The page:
There were several considerations I had to make when deciding on how I would outfit Home Gym 1.0:
- Space in my second bedroom/office/library/new gym was extremely limited and everything had to be as portable as possible to stow away when not in use.
- I didn’t want to break the bank. Basically I wanted to keep the initial cost pretty close to a year at a typical gym which is around $700-$800 in Canada.
- When you dream of having a home gym that would be the envy of any strongman, the question of what is essential vs. extra can be a tough one to ask yourself. In order to keep the cost down and maximize my space and equipment portability I had to only purchase what was absolutely essential.
- What I missed more than anything else when training at the Globo-Gym was dropping weights, especially from overhead. I wanted bumper plates more than anything else for my home gym and considered that a top priority.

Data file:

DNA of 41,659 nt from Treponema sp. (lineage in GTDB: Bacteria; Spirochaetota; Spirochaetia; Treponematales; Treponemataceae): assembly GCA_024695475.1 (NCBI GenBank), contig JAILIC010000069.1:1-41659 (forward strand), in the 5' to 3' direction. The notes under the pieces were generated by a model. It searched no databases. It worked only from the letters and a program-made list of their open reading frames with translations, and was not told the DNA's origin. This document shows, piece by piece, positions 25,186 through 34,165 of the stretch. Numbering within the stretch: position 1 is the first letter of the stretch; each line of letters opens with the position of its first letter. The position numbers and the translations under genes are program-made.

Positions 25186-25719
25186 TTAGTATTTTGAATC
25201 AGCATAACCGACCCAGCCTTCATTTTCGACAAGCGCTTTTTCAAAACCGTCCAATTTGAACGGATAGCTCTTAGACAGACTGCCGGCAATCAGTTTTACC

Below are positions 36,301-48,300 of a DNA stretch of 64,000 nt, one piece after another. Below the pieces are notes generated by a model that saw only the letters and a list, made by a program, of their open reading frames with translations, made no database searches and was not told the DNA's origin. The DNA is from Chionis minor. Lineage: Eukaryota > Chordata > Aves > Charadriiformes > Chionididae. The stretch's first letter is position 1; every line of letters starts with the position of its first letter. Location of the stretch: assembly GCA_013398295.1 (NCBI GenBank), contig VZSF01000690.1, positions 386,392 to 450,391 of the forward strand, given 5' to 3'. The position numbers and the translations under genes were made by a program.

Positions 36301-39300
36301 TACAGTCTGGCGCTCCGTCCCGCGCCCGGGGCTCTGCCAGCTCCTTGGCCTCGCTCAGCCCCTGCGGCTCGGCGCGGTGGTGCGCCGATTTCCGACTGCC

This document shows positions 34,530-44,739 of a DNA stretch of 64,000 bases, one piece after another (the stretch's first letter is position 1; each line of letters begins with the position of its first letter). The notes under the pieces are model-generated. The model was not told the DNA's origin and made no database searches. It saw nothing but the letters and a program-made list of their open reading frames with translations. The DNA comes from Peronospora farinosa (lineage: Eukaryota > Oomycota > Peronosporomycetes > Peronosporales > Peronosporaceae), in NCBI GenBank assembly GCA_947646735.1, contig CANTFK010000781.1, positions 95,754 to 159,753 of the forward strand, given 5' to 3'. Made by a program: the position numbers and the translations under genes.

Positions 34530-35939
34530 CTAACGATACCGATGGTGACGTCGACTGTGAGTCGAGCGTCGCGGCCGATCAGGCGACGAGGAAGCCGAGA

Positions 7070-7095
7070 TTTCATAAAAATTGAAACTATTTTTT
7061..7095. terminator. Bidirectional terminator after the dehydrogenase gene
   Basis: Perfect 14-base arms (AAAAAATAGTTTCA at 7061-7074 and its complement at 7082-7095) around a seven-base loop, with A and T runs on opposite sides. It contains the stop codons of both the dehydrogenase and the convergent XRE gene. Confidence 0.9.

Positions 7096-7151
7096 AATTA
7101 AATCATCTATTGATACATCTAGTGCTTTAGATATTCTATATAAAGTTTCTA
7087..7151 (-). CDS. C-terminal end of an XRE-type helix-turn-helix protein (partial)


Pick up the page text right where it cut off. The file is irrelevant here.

- Equipment quality - strongmen beat the hell out of their equipment. Most strongmen can destroy expensive, top-of-the-line equipment as easily as cheap quality bars and plates, so I was looking for a balance between affordability and quality when choosing equipment.
The Home Gym 1.0 Equipment List:
Since some fellow Brothers and Sisters of Iron in Canada might be shopping for gym equipment I will list the brand names of the products I chose and a little bit on how they're performing, since there aren’t many great reviews out there and it’s important to know if your investment in a home gym will withstand your fury. If you live outside of Canada, the list is still composed of what I would consider as the bare minimum for training for strongman.